Initial thoughts

There’s a lot of theory as well as spinning in the Certificate I’ve been working towards. Without reproducing my answers exactly I’d prefer to offer an extension of them – the things I don’t get to say or include, the links and videos I find most helpful.

First up will be a series of posts about different preparation tools – from the standard ones through to some more specialised tools.  What they look like, how to use them, how to look after them – and yourself – some of these are dangerous! But before that there is a pressing question –

Why not just buy pretty tops or roving?

You’ll improve your skills for a start, but more importantly you’ll also gain a feel for the fibre, without the chemical baths or mechanised processing which results in a product destined for another machine. If you have the opportunity, take fibre from it’s raw state through to a finished yarn and your head, your hands and even your heart will learn and understand how that fibre works and with that understanding comes the skill to manipulate the fibre just the way you want it. All fibres behave differently – animal, plant or manmade – at first I’ll be focussing on animal fibres and wool in particular.

Sometimes I do choose tops to spin.

Either they’ve been dyed superbly by Indie dyers like Ewegivemetheknits or The Thylacine,  or I simply cannot get raw fleece of a particular breed in Australia – Blue Faced Leicester or North Ronaldsay and other rare breeds from around the world. Or even I like a particular blend which is available – merino and seacell is one.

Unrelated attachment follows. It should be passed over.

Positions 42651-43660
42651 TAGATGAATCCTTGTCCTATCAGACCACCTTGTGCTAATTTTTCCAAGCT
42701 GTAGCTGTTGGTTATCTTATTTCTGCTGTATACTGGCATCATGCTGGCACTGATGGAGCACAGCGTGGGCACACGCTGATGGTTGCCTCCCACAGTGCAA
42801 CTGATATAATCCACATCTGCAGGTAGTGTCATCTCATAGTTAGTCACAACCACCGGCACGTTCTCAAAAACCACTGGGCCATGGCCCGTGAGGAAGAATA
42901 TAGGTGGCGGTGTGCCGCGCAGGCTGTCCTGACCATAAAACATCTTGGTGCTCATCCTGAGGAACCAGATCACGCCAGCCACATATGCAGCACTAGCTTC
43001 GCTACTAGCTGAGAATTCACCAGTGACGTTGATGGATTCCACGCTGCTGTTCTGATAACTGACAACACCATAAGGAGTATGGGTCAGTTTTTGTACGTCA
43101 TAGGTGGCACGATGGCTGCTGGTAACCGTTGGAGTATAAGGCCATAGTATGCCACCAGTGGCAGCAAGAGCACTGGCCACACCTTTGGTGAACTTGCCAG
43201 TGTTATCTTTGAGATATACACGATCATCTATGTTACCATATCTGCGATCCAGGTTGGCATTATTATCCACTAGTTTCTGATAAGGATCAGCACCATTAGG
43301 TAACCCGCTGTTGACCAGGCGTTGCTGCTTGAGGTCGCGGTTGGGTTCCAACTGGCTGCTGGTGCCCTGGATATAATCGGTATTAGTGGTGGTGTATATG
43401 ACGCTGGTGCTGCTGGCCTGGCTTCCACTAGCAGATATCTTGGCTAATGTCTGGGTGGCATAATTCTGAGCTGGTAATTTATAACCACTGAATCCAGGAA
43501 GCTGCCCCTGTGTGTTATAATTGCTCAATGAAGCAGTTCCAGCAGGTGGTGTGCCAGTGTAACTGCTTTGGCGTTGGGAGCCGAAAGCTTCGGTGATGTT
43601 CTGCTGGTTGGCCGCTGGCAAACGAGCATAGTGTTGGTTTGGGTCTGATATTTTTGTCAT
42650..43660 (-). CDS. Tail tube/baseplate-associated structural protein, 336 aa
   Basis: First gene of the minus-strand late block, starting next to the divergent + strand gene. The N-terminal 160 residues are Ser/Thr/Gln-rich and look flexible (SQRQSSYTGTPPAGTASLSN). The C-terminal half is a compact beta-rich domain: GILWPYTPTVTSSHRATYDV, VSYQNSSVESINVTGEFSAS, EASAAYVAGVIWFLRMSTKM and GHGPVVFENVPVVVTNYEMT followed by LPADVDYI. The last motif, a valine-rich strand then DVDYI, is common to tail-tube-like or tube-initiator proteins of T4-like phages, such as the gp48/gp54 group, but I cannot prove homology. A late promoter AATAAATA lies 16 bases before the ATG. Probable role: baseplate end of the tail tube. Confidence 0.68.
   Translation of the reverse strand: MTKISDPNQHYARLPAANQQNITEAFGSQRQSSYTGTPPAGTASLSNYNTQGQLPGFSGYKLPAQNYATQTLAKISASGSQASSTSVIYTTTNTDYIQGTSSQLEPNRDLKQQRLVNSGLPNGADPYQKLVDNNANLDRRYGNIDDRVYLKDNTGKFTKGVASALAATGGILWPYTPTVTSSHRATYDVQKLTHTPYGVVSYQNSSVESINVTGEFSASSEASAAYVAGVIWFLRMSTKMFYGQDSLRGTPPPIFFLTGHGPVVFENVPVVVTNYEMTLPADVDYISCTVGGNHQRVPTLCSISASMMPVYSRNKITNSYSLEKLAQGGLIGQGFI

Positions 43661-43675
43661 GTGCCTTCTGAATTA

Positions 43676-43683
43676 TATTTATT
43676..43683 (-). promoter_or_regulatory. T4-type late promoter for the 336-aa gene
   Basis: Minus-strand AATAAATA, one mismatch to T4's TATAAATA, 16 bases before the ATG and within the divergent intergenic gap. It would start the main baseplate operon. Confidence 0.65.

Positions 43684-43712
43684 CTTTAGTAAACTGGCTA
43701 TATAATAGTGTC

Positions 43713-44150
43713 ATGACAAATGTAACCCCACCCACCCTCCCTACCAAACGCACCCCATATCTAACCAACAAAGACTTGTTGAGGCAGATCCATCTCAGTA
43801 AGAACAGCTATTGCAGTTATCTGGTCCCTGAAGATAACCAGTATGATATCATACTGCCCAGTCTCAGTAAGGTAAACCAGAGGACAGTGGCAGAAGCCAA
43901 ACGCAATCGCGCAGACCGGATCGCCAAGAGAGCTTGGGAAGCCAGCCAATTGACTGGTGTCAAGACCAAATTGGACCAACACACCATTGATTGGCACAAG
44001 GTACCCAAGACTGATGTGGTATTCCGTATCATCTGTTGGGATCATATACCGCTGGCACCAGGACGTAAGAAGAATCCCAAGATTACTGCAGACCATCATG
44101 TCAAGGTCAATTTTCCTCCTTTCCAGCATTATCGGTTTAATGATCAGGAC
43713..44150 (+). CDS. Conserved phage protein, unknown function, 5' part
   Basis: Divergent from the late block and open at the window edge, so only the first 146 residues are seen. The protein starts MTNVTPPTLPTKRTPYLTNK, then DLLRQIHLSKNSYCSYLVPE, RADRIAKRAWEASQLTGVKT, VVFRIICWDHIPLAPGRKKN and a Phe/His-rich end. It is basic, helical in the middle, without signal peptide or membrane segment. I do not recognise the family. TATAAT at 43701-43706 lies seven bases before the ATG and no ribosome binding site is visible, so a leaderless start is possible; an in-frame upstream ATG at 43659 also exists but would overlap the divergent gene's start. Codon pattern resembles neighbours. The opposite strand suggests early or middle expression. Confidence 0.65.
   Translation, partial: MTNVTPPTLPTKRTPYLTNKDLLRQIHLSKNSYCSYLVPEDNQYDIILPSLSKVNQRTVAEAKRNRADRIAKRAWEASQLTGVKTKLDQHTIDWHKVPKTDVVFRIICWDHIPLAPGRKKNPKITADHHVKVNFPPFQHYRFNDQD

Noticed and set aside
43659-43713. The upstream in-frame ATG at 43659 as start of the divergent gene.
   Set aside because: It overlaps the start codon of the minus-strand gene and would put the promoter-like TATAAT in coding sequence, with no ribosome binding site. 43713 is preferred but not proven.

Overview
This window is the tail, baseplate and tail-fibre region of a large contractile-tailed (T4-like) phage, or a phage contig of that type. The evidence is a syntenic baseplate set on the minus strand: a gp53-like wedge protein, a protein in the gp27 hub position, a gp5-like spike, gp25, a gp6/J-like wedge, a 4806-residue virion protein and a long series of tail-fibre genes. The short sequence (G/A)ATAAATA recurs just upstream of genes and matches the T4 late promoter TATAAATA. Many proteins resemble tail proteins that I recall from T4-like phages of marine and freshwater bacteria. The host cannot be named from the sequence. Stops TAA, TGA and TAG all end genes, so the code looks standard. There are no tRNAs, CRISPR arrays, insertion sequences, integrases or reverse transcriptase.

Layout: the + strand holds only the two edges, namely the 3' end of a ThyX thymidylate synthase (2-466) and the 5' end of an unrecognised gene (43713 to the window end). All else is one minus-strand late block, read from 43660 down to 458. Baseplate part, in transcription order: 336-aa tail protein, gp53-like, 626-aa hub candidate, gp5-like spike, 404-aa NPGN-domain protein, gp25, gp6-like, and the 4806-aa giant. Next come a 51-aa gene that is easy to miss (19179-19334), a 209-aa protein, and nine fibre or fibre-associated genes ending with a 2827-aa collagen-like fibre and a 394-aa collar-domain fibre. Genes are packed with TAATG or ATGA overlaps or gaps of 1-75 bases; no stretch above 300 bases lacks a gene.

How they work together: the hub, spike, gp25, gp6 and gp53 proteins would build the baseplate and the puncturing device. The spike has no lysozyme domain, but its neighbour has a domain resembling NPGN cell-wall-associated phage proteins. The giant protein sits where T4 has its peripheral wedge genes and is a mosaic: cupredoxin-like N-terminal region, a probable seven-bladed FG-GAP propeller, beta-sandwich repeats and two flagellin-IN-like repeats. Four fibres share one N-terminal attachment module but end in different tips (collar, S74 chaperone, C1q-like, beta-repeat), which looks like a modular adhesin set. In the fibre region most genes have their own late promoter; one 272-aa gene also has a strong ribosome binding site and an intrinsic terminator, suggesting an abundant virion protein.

Dealing with a fleece or raw fibre takes more understanding and skill than the basic ability to adjust for a suitable tension and twist on your wheel or spindle then feed the fibre in. It takes bravery, tenacity and patience along with the humour to put up with some odd smells and textures – the results are well worth it, though. Just try a little an you’ll see.

The easiest way to obtain these fibres (particularly in Australia) if you don’t own them or know someone who does, is to contact your local Spinning Guild or an online supplier. In fact if you’re new to this I’d recommend starting with a supplier just to make sure that you’ll be using a good quality fleece – I’ve been given some really awful fleeces in the past by well meaning farmers and friends who didn’t understand the needs of handspinners – made good compost!

The Handweavers Spinners & Dyers Guild of Tasmania has links to all the Australian State Guilds. Ewegivemetheknits sells fleece online as does Tasmanian House of Fibre